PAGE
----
“River crossings can be extremely hazardous this time of the year,” says Tracy Swartout, Deputy Superintendent. “The park’s cold, swift-flowing waters require a high level of caution, even for hikers with extensive experience, knowledge and skills.” Just two years ago, the body of a hiker was found on the same rocky banks of the Mowich.
Probing the dark, the team’s head torches finally illuminate a small bridge. The info Nick had gotten from Aspire was right on, but the crossing is merely a skinny log, shaved flat on top with a small makeshift railing on one side. Exhausted and nervous, Nick crosses first then grabs the log, steadying it as best he can, while Charles holds it from the other side. Dan seems unmoved and follows Brad out into the middle. Two feet beneath them, the Mowich is white, fitful, ferocious. The sound is deafening. A fall here would not end well.
It’s 1:30 in the morning, still four miles to camp, and a cloud has fallen over the group, a collective realization the battle may be won, but the war lost.
Editing the short film together of Dan’s attempt, titled “Every Root, Every Rock,” Nick battled what to cut out and what to keep in. Then, he came across Dan talking about failure. “Just getting out there and starting it is a win,” he’d said with Charles and Brad by his side. “We need to take the step anyway, even though we just don’t know how it’s going to work out.”
Nick spent only one day with Dan but found himself somehow changed. Soon after he was contemplating his own FKT push: Section J of the PCT. Then, the thought of putting himself out there like that became too overwhelming. It’s farther than he’s ever gone and faster than he believes he can manage. What if it’s a brutal failure? What would people say? But that was exactly Dan’s message on the Wonderland. “It’s okay to let ourselves off the hook,” he’d said. “We don’t have to live up to everyone else’s expectations of what we should be doing.”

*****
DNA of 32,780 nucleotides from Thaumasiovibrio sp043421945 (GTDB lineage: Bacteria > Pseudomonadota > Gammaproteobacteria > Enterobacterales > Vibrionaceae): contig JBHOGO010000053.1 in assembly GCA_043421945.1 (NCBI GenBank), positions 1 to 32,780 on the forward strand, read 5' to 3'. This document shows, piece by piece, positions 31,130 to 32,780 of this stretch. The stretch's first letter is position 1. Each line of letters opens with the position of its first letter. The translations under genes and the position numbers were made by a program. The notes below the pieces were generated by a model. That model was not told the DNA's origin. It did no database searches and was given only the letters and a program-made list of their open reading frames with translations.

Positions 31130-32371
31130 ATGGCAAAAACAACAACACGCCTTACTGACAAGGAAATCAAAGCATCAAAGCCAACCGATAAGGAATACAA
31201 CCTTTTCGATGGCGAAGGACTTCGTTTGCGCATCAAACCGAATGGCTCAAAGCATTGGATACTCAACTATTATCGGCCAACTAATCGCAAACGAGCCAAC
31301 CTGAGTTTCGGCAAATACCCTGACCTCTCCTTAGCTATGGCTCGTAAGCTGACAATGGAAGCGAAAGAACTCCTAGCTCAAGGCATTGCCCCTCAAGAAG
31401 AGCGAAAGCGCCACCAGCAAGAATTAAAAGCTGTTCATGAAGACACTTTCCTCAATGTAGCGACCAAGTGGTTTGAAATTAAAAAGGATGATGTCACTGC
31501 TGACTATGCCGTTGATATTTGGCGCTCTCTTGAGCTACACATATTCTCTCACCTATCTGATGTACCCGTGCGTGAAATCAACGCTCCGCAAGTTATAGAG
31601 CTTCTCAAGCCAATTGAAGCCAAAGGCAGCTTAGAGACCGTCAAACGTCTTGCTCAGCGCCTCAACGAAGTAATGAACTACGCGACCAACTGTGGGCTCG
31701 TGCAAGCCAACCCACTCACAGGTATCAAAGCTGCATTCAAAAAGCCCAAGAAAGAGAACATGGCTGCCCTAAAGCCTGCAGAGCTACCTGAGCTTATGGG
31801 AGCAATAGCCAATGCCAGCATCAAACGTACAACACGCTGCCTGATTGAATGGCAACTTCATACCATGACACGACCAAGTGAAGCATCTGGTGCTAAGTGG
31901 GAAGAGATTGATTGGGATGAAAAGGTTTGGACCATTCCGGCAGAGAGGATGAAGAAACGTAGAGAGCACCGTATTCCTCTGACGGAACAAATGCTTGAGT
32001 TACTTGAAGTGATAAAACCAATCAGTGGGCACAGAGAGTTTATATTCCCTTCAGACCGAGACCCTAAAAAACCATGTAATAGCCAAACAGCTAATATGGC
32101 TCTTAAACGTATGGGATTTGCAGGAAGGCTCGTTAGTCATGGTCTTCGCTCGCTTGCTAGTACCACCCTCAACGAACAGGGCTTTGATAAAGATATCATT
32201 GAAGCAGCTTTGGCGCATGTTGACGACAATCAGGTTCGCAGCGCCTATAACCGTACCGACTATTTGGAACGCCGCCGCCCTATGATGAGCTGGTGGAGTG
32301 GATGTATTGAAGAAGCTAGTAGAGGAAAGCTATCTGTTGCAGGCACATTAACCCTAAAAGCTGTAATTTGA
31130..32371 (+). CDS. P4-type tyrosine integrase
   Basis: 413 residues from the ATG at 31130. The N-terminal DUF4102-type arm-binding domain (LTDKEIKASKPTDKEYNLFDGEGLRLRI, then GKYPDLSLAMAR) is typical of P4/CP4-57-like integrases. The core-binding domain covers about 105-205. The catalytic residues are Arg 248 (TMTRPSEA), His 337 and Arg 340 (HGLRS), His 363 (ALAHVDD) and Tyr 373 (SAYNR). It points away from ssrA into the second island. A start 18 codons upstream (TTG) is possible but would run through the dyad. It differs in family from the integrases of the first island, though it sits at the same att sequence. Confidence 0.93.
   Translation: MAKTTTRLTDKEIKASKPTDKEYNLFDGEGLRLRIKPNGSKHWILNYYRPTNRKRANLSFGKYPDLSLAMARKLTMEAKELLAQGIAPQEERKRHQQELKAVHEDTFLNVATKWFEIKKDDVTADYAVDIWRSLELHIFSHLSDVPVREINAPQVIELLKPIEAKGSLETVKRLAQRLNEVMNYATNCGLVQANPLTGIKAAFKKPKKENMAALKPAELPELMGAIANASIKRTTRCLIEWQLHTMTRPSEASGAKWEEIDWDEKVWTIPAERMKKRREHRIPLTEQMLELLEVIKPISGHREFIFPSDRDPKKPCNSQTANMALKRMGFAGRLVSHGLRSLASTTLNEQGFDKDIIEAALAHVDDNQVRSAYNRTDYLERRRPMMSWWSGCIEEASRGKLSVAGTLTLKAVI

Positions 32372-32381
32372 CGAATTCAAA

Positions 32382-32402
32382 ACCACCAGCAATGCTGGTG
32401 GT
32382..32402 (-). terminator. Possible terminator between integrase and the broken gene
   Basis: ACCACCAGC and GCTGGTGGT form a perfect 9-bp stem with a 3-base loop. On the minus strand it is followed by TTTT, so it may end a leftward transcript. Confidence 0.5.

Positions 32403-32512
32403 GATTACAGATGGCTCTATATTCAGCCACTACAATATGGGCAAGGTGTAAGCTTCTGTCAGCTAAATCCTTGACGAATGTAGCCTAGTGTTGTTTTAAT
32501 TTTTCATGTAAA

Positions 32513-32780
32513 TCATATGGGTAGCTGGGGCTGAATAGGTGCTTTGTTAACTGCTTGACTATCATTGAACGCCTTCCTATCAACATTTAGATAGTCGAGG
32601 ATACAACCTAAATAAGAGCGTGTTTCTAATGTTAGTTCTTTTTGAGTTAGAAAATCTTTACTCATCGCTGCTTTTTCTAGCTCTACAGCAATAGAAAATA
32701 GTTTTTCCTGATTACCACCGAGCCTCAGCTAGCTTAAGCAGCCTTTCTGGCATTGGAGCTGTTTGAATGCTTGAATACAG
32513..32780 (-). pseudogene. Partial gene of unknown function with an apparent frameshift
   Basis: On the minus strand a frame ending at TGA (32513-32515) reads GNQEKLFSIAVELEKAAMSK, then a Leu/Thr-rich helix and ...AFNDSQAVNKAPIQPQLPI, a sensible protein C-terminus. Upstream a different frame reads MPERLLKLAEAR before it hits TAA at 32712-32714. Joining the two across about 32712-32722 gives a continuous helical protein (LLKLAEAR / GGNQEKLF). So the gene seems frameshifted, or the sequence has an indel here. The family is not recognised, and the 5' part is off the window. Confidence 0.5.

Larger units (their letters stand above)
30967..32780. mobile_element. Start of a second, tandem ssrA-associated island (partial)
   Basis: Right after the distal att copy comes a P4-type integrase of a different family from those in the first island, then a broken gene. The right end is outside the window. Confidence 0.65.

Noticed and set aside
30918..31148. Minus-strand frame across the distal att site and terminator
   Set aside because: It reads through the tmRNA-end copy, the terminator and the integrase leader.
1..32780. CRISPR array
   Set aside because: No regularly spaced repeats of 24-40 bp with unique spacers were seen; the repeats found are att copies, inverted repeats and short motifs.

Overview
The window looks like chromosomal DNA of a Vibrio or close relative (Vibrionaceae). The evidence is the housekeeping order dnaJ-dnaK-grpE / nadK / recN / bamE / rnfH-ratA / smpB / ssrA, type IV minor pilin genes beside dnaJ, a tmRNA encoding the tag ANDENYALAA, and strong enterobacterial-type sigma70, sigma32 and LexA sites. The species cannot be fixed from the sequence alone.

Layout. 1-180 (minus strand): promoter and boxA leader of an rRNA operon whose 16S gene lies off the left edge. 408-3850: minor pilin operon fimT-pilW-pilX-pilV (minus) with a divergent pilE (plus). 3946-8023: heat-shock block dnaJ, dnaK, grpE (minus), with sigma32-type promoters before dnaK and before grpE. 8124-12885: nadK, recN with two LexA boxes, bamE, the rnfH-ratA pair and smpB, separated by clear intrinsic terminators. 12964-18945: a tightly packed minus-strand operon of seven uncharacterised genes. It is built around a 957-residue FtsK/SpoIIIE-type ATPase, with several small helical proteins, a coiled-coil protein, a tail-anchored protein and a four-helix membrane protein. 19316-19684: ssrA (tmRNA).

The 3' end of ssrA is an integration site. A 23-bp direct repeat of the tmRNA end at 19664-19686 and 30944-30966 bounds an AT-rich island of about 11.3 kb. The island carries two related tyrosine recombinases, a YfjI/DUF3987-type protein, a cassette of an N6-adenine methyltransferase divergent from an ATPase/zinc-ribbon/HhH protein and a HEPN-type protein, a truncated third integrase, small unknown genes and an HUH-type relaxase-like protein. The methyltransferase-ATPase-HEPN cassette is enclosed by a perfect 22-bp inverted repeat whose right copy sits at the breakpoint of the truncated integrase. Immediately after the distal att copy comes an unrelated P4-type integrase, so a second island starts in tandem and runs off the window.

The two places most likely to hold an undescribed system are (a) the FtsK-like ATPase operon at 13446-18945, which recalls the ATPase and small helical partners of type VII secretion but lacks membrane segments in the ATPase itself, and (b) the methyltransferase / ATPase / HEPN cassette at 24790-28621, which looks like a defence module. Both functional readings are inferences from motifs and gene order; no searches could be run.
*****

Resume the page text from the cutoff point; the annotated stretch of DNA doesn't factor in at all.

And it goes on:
Nick admits he has a hard time doing that. Perpetually haunted by a feeling he could make things better, doubts keep him from promoting his work. He’s trying to let that perfectionism go – to just put himself out there. But what if that’s not good enough?
Wrapping up the film, Nick runs through the final cut one more time, stopping the video to replay a scene. It’s a moment on the trail unlike the problem-plagued others, untethered to checkpoints and times, success or failure. The team is climbing west up toward Golden Lakes when Brad senses something and turns around. The sun has slipped beneath the hills and an alpenglow is materializing behind them. Bright orange clouds, puffy like cotton candy, ooze over a lavender bed of atmosphere. Striking up from the ground is Rainier, a dark silhouette in a menagerie of color. The team’s push for speed comes to a stop as Brad begins to narrate the phenomenon out loud. “You have the sunset… kind of pink on the fore mountain,” he calls out in a whimsical tone. “And then you have the glacier of Rainier behind it. A little bit of pink in the sky.” Dan seems to see everything Brad is saying. He can feel the light, sense the giant structure, picture the image. His head is tilted up in a moment of revelry. His eyes curve and smile at their edges, and his mouth drops. For a moment, he’s no longer on the Wonderland Trail. He’s a second grader again, glimpsing the mystical lights of his first carnival.
The Every Rock, Every Root virtual screening party is Sunday, April 10th, at 5:30 PST. Attendees will be able to chat with Dan and Nick about their Wonderland Trail experience.
RSVP here for the viewing party.